Charles Hard Townes (1915 – 2015)

  • Author: ChemViews
  • Published Date: 29 January 2015
  • Copyright: Wiley-VCH Verlag GmbH & Co. KGaA, Weinheim
thumbnail image: Charles Hard Townes (1915 – 2015)

Charles H. Townes, inventor of the maser and co-inventor of the laser, has passed away on January 27, aged 99.

Charles Hard Townes, born July 28, 1915, in Greenville, SC, USA, studied physics at Furman University, Greenville, and at Duke University, Durham, NC, USA. He received his Ph.D. from the California Institute of Technology (Caltech), Pasadena, CA, USA, in 1939. Townes held positions in the physics department at Columbia University, New York, USA, from 1948 to 1961, was Professor at the Massachusetts Institute of Technology (MIT), Cambridge, MA, USA, from 1961 to 1967, and Professor at the University of California Berkeley, CA, USA, from 1967 to 2015.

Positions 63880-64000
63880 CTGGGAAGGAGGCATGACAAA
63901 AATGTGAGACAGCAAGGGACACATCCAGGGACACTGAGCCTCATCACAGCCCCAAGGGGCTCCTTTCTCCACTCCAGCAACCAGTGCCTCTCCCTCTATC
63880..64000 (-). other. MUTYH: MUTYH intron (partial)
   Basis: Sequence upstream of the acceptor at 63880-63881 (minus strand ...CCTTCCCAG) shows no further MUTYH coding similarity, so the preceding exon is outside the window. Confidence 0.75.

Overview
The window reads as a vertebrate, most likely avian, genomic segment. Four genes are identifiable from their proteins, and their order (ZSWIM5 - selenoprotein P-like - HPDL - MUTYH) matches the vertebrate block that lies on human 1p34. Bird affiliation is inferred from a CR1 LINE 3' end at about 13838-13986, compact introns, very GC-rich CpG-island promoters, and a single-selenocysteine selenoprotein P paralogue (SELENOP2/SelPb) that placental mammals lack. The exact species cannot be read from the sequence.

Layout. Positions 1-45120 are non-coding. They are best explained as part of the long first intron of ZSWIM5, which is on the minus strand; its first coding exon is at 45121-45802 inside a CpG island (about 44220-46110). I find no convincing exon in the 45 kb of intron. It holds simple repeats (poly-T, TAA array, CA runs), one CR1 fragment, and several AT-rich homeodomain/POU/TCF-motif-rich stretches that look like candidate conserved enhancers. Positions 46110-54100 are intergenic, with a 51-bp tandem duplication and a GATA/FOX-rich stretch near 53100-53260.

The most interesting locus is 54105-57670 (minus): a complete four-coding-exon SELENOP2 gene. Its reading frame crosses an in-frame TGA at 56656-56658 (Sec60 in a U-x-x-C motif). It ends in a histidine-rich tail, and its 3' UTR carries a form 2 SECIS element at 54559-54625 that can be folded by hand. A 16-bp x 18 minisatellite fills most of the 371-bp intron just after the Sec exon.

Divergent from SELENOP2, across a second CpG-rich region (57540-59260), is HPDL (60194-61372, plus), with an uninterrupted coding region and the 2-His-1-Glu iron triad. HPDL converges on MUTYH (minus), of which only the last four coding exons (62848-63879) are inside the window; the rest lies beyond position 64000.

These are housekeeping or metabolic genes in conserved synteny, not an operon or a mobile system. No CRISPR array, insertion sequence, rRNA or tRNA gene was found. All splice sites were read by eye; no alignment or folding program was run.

Townes' research on microwave physics, particularly studying the interactions between microwaves and molecules, led first to the maser in 1954, and then to the laser, on which the seminal paper was published in 1958. His other research has been in the fields of nonlinear optics, radio astronomy, and infrared astronomy. He was, for example, involved in the first discovery of complex molecules in space and the determination of the mass of the supermassive black hole at the centre of the Milky Way galaxy.

Townes received the Nobel Prize in Physics in 1964 "for fundamental work in the field of quantum electronics, which has led to the construction of oscillators and amplifiers based on the maser-laser principle". In addition to the Nobel Prize, he has received the Templeton Prize, for contributions to the understanding of religion, and numerous other prizes, as well as a large number of honorary degrees from various universities.

Selected Publications


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